By John Westwood
In an article entitled “Hate crimes won’t be tolerated in B.C., attorney general says” (Sun, 22 November 1996), Attorney General Ujjal Dosanjh is quoted as vowing “[T]he government will not tolerate hatred of any kind in British Columbia.” The article goes on to report local concern about U.S. militia-style training in the Creston area.
Now it’s one thing for Mr. Dosanjh to promise to deal with hate crimes—that is, criminal actions (for example, assaults) that are motivated by hate. It’s a different kettle of fish for the A.G. to vow to use the machinery of the state to abolish hatred. I would be very interested to hear from the A.G. how he plans to do that! Aside from the impossibility of such a task, I had always thought that in a democracy it’s not the business of the state to use its legal machinery to control the minds of its citizens, even if this were possible.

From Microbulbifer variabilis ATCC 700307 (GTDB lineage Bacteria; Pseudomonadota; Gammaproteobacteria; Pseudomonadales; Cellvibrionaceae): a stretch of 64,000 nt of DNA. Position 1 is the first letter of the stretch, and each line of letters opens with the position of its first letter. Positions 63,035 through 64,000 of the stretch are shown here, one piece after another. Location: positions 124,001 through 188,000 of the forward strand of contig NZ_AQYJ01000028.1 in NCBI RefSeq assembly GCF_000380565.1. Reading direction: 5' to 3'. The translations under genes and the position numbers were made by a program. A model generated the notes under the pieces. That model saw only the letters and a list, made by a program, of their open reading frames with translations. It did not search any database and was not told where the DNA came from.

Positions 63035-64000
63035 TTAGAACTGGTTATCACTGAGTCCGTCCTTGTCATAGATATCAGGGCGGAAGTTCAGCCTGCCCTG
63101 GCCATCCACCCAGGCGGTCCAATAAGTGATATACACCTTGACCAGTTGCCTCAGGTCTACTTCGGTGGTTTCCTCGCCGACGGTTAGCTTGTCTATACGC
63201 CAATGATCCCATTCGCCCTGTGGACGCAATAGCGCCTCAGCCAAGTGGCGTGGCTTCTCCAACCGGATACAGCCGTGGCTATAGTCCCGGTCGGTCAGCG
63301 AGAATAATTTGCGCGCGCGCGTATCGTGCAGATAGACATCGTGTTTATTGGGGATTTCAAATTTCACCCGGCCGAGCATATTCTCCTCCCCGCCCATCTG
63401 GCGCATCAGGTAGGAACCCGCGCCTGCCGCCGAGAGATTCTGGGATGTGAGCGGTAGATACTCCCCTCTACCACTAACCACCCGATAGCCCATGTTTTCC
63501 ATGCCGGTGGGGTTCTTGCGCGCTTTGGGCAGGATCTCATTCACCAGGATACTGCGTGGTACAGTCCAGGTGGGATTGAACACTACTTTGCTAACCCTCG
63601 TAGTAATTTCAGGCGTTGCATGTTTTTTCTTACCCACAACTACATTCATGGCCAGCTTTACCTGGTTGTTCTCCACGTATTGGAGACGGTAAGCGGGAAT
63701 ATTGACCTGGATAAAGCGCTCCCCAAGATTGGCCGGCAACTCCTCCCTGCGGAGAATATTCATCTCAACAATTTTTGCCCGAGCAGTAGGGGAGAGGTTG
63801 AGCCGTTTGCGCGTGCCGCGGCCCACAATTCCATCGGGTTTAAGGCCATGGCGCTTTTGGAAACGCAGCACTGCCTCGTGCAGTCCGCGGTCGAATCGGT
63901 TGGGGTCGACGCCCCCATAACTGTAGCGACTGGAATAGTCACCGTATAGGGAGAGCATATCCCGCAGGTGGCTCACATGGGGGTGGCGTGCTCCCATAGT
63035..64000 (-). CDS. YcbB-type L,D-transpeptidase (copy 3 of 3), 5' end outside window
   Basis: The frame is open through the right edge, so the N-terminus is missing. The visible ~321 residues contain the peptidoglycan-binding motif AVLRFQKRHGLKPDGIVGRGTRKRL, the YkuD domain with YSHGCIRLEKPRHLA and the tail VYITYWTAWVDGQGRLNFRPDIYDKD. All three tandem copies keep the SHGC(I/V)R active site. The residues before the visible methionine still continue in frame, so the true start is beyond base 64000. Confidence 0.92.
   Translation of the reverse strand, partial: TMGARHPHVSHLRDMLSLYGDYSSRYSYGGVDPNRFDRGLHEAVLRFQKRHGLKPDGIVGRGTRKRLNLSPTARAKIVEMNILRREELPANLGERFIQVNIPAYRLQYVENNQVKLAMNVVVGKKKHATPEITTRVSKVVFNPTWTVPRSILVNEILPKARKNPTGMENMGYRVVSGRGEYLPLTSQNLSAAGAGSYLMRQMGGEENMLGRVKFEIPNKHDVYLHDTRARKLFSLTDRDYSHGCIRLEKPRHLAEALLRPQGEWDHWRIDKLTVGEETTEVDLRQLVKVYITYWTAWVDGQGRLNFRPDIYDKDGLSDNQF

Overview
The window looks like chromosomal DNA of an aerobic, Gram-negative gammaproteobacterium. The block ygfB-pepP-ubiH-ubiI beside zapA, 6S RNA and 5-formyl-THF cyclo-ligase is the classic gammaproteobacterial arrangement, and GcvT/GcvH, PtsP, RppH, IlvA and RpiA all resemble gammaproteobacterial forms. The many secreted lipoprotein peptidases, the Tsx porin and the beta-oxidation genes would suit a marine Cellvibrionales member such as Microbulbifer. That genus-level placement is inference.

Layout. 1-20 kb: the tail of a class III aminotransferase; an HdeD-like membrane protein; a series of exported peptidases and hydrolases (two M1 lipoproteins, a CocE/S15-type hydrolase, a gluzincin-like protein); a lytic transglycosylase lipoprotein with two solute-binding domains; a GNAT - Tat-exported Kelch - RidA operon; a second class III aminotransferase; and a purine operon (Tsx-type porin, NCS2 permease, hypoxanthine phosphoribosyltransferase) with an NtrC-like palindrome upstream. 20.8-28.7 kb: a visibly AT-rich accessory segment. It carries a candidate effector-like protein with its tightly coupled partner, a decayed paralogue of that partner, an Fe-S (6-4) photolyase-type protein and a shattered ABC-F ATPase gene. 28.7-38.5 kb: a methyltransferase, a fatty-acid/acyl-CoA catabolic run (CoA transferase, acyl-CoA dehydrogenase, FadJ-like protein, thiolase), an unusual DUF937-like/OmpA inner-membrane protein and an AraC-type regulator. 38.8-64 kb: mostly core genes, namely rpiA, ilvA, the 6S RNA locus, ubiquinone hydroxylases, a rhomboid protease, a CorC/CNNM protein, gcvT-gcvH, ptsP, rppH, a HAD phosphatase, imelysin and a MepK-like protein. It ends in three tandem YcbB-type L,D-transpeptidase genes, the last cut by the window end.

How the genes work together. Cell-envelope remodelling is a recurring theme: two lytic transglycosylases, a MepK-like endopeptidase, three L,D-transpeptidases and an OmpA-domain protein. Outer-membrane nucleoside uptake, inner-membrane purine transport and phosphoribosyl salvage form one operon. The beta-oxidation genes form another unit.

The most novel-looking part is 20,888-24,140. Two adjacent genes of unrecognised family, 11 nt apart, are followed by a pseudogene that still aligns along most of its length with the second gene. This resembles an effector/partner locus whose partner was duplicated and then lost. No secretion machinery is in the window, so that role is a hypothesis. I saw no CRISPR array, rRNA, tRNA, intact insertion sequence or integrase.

Of course, the underlying issue here is controlling hate speech—that is, making the expression of hatred illegal in an attempt to control the spread of hatred itself. Historically and practically this is a very bad idea. It doesn’t work; and it almost always gives hate mongerers a vastly expanded forum for their ideas. More importantly, it is wrong. No citizenry that takes seriously its sovereign role can tolerate the state telling us what ideas we can express.
Instead of posturing and threatening legal sanctions, the A.G. would have been better advised to have used the occasion to affirm our society’s commitment to tolerance, and to condemn the content of any hate speech circulating in the Creston area.